Skip to main content

Idaho Works to Free Up Independent Kids and Their Parents

 This morning, while practicing my fronted adverbials, I came across this from Idaho

Which—as often as the kids here are out and about—sounds great to me. But, having read the bill’s text, I’m both excited, and concerned. 

First, the details. The bill was proposed by Rep. Ron Nate. It is H0003, and it’s full text can be found on the Idaho Legislature web site at

The purpose of the bill is to redefine the definition of negligence so that it does not include activities that kids typically perform independently of parents, (or at least activities that kids typically can perform independently of parents. I think that’s good. The list is fairly inclusive with a few definition issues:

It’s the definition issues that concern me. For example, public transit isn’t included in the modes of travel for kids. I am ignorant of what’s available in Idaho, but this would be an oversight in our home town of San Francisco where public transit abounds. A more concerning vaguery is ‘to and from nearby commercial or recreational facilities’. How far is nearby? I would think it depends on who you ask, and therein lies the biggest issue I see. Who do you ask?

While the Post Register

indicated the author of the bill was trying to leave things vague in hopes the interpretations would be favorable,

Nate said he wanted to use phrases such as “conscious disregard” that can be left “up to interpretation.” He also decided not to put age or time limits on independent childhood activities.

“Once you start putting those numbers in there, you’re saying, ‘All right, beyond this number you’re a bad parent,’” Nate stated.

Vague definitions can serve different purposes in the hands of different people. This brings to mind the arrest of Debra Harrell

Another vague portion of the bill has to do with the definitions of ‘level of maturity’, ‘mental abilities’, and ‘substantial risk’. 

At various times, the kids here have been lured off of slides that other adults considered too high, (substantial risk),

been accosted by adults who considered them too young to be away from their parents, (level of maturity),

and barred from classes because 'what if other parents of kids that age wanted to bring their kids', (mental abilities and level of maturity).

Still, all in all this seems like a great step that is at the very least intentioned to allow kids to be out and about. If nothing else if this bill helps kids get out of their locked-down houses and frees up parents to safely run errands during the pandemic, that'd be a great start.


Popular posts from this blog

Cool Math Tricks: Deriving the Divergence, (Del or Nabla) into New (Cylindrical) Coordinate Systems

Now available as a Kindle ebook for 99 cents ! Get a spiffy ebook, and fund more physics The following is a pretty lengthy procedure, but converting the divergence, (nabla, del) operator between coordinate systems comes up pretty often. While there are tables for converting between common coordinate systems , there seem to be fewer explanations of the procedure for deriving the conversion, so here goes! What do we actually want? To convert the Cartesian nabla to the nabla for another coordinate system, say… cylindrical coordinates. What we’ll need: 1. The Cartesian Nabla: 2. A set of equations relating the Cartesian coordinates to cylindrical coordinates: 3. A set of equations relating the Cartesian basis vectors to the basis vectors of the new coordinate system: How to do it: Use the chain rule for differentiation to convert the derivatives with respect to the Cartesian variables to derivatives with respect to the cylindrical variables. The chain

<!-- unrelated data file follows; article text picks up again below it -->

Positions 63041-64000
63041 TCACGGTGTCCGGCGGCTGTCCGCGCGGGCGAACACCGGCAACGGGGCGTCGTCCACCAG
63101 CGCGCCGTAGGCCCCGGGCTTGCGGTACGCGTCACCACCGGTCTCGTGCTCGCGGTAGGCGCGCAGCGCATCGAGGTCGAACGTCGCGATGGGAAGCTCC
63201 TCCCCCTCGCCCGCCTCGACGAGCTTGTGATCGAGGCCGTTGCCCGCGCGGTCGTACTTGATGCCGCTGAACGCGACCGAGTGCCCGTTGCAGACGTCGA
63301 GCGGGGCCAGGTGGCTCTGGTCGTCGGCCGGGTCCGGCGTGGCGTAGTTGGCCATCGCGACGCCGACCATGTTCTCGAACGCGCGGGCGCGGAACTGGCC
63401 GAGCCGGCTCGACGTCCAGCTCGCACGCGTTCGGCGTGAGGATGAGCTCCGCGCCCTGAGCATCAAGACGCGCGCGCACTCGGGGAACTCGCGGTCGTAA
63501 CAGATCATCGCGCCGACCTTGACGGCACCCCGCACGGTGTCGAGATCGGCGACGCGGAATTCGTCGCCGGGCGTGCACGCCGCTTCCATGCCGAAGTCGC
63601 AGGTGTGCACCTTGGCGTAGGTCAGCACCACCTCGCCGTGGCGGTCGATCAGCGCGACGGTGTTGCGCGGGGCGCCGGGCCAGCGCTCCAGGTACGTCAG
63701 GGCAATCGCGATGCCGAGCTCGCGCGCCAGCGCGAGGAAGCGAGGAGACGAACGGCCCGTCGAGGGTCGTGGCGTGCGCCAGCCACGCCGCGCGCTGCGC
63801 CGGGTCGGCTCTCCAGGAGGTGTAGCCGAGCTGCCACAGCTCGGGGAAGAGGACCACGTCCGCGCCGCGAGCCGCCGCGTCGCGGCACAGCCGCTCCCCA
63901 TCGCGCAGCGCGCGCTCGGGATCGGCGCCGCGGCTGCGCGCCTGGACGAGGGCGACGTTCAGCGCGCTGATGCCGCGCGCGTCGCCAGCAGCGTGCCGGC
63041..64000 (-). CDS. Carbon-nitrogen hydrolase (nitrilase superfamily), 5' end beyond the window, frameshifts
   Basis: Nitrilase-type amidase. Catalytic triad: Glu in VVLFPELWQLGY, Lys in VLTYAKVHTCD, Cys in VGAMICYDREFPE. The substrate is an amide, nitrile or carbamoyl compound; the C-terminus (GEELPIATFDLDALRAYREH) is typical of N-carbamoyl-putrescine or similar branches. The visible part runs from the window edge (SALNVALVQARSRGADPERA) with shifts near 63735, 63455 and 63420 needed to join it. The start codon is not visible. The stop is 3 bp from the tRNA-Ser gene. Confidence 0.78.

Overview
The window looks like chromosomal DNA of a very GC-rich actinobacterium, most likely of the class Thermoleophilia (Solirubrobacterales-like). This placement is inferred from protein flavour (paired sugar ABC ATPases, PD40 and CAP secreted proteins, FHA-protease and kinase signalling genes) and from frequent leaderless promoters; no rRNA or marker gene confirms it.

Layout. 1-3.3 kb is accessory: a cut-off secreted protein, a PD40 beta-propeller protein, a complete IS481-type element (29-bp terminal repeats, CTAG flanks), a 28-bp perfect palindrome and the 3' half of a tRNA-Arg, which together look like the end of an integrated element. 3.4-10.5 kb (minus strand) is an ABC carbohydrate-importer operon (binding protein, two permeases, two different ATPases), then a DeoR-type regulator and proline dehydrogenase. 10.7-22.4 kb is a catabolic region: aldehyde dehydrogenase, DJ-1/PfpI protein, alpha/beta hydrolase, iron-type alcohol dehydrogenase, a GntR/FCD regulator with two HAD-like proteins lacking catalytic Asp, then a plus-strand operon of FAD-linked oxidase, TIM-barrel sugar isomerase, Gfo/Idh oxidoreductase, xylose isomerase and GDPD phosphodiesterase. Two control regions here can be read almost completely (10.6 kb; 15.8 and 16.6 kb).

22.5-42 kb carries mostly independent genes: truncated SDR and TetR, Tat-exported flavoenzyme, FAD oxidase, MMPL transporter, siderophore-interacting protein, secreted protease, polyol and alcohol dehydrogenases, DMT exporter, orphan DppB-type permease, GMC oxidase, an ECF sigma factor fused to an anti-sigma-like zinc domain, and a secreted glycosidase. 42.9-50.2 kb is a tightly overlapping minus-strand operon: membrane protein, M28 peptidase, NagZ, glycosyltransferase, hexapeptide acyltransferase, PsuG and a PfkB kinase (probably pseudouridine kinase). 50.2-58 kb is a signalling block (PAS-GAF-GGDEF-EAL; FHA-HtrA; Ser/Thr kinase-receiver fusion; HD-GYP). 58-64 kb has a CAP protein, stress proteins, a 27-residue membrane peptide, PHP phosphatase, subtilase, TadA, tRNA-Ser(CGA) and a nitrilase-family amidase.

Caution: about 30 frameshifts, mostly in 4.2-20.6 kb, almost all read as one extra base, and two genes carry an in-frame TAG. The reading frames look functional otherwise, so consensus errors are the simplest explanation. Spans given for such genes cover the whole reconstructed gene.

More Cowbell! Record Production using Google Forms and Charts

First, the what : This article shows how to embed a new Google Form into any web page. To demonstrate ths, a chart and form that allow blog readers to control the recording levels of each instrument in Blue Oyster Cult's "(Don't Fear) The Reaper" is used. HTML code from the Google version of the form included on this page is shown and the parts that need to be modified are highlighted. Next, the why : Google recently released an e-mail form feature that allows users of Google Documents to create an e-mail a form that automatically places each user's input into an associated spreadsheet. As it turns out, with a little bit of work, the forms that are created by Google Docs can be embedded into any web page. Now, The Goods: Click on the instrument you want turned up, click the submit button and then refresh the page. Through the magic of Google Forms as soon as you click on submit and refresh this web page, the data chart will update immediately. Turn up the:

Law of Cosines and the Legendre Polynomials

This is so cool!!! A few days ago I extolled the virtues of the law of cosines, taught in high schools the world over, and claimed that it turned up in all kinds of problems that you run into later in physics.  I gave one example of an electrostatics problem I was working on, but I had a nagging feeling in the back of my head that there were even cooler examples I'd forgotten about.  It turns out that there is a way cooler example of the importance of the law of cosines!  The law of cosines can be used to calculate the Legendre polynomials!!! OK, so what are the Legendre polynomials?  They turn up repeatedly in graduate physics classes.  First of all, they're used to solve electrostatics problems [4].  The most noticeable place I saw them was in quantum mechanics, where they were derived as a special case of spherical harmonics.  Spherical harmonics are used to describe the wavefunction of an electron in a hydrogen atom, and ultimately to come up with graphs of the wave fun